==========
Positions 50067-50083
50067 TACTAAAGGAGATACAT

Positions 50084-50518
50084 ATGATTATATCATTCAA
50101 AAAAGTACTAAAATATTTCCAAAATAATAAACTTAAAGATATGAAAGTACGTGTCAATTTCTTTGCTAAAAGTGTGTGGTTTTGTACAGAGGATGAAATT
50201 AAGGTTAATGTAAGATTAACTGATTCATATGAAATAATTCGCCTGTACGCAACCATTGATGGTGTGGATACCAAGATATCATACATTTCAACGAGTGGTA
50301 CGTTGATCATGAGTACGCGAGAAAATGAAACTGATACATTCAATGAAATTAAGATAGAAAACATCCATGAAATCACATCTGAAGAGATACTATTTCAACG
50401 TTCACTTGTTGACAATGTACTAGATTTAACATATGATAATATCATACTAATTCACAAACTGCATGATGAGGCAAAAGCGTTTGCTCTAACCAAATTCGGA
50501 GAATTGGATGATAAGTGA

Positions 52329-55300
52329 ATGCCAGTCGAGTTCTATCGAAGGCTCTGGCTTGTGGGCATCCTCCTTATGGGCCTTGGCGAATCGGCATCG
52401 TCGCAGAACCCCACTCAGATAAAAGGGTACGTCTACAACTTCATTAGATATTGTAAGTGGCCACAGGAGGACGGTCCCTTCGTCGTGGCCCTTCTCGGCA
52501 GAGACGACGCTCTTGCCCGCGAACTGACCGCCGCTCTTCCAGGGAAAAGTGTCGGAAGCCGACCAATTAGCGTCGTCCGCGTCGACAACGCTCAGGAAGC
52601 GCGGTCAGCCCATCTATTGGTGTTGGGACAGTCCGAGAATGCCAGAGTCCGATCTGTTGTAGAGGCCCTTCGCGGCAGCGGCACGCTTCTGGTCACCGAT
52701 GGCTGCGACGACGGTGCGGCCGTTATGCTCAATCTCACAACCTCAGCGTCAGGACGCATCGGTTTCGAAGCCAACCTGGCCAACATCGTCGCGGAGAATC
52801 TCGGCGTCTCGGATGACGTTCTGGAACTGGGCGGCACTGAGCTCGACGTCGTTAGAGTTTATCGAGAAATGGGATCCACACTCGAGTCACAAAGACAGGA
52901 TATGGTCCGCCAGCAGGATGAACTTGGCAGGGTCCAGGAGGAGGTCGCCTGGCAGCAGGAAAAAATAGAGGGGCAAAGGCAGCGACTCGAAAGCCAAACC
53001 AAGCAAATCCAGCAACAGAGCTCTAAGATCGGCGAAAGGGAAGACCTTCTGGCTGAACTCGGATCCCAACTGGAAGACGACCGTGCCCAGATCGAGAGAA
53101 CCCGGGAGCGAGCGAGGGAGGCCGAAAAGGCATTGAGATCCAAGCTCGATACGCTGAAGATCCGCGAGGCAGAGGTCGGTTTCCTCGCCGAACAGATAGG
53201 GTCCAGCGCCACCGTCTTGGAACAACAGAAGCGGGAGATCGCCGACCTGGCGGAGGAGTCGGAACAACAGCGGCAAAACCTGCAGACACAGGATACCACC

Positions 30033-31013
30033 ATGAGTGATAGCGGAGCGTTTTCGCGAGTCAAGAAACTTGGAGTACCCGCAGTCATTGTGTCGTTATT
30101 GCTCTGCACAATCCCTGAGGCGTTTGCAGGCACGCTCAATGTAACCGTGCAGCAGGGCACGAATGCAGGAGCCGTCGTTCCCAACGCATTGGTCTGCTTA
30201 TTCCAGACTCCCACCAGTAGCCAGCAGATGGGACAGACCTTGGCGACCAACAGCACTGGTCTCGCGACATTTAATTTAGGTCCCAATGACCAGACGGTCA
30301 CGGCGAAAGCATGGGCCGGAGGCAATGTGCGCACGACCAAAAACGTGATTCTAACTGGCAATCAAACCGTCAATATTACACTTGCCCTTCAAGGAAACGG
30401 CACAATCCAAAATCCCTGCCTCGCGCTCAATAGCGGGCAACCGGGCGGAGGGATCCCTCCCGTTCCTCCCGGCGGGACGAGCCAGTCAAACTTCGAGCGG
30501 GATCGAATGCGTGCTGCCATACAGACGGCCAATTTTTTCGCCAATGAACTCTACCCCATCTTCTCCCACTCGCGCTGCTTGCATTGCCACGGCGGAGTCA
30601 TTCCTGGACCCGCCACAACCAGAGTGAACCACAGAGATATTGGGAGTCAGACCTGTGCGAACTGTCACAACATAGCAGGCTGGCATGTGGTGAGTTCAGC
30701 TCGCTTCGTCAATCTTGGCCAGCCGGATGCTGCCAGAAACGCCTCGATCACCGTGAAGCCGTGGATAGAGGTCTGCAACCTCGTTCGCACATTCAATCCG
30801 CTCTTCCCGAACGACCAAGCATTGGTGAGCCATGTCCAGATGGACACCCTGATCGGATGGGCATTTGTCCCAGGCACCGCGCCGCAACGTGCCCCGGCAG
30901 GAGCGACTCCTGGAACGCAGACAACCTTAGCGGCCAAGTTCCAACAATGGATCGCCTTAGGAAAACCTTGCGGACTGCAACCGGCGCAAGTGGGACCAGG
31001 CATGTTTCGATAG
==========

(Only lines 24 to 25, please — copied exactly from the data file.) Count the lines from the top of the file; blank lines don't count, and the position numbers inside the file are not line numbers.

30201 TTCCAGACTCCCACCAGTAGCCAGCAGATGGGACAGACCTTGGCGACCAACAGCACTGGTCTCGCGACATTTAATTTAGGTCCCAATGACCAGACGGTCA
30301 CGGCGAAAGCATGGGCCGGAGGCAATGTGCGCACGACCAAAAACGTGATTCTAACTGGCAATCAAACCGTCAATATTACACTTGCCCTTCAAGGAAACGG